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Terrifying graph shows the uncontrollable spread of coronavirus community transmissions

Deadly coronavirus is rapidly spreading in a terrifying new way and health bosses have no idea where it is coming from.

The number of community transmission cases with an unknown source has tripled in NSW from 46 on Sunday to 145 on Friday, and doubled from 88 on Thursday. 

Most cases in NSW have come from overseas or have been transmitted to a person by someone known to them.

Community transmission is where someone becomes ill and authorities can’t trace it back to a known case, meaning the virus is uncontrollably spreading.  

The huge spike in cases where the source of the infection was unknown prompted a warning from NSW Premier Gladys Berejiklian. 

‘The one figure that we are most worried about is the number of people that are getting it within the community,’ she said on Friday morning.

‘That’s why it is so important that all of us maintain social distancing if we have to be out and about.

‘And in the case of my parents, I haven’t let them out of the home and I won’t.’

She said people who caught coronavirus through an unknown source were also less likely to suspect they were infected and know they needed to self-isolate. 

Victoria’s Health Department said on Friday this worrying trend may also be starting there as its community transmission cases jumped from nine to 16 overnight.

Other states have confirmed a handful of such cases in recent days and have their own fears they could balloon in coming days.

Until this week, Australia’s coronavirus cases were almost entirely travellers returning from overseas, and those they came in contact with.

However, community transmission means COVID-19 is spreading among people who haven’t been in contact with either – making the virus virtually untraceable.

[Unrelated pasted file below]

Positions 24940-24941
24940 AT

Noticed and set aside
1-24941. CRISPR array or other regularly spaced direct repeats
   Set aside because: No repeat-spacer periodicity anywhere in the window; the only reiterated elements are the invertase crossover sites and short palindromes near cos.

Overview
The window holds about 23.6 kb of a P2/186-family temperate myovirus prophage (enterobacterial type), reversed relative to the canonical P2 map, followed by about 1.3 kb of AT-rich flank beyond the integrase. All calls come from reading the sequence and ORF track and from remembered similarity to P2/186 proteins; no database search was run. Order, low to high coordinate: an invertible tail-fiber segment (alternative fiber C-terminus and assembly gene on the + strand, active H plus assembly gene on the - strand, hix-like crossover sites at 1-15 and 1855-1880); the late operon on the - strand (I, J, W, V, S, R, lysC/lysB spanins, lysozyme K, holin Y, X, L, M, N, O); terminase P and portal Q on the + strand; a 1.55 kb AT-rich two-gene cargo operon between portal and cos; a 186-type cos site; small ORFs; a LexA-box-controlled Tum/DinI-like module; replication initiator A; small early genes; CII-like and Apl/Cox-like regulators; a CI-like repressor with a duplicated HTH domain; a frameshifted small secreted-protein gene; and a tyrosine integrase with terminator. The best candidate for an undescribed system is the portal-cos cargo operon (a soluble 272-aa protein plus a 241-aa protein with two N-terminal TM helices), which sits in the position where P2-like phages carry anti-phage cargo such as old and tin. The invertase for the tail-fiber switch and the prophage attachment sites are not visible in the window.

Health authorities are desperate to keep a lid on community transmission as it is by far the greatest threat to Australia’s ability to handle the pandemic.

Ms Berejiklian said an increasing number of community transmissions would likely lead to stronger lockdowns.

‘When it is community-to-community transmission and you don’t have a source, that means the virus is starting to spread in the community without us knowing where and that’s a concern,’ she said.

‘We are starting to see an increase in the spread from unknown sources and that’s why we are stepping up the compliance, we are stepping up the advice.’

The Australian Health Protection Principal Committee, which advises Prime Minister Scott Morrison, said a 50 per cent community transmission rate was an important threshold.

On Thursday the committee said Australia was approaching that proportion and that was why the stage 2 lockdown was implemented on Wednesday.

It said the ‘major trigger’ was ‘the rapid growth in total cases and the case-load particularly in Sydney, Melbourne and Brisbane/Gold Coast.’

The number of community transmission cases would determine when stricter lockdowns would come in as Australia tries to ‘stay ahead of the curve’.

‘A trigger for local lockdown provisions in a part (or parts) of the country (as seen in Italy and elsewhere) would be a substantial growth in locally transmitted cases,’ it said.

‘Which could be predicted to exceed the future capacity of the region’s health services.’

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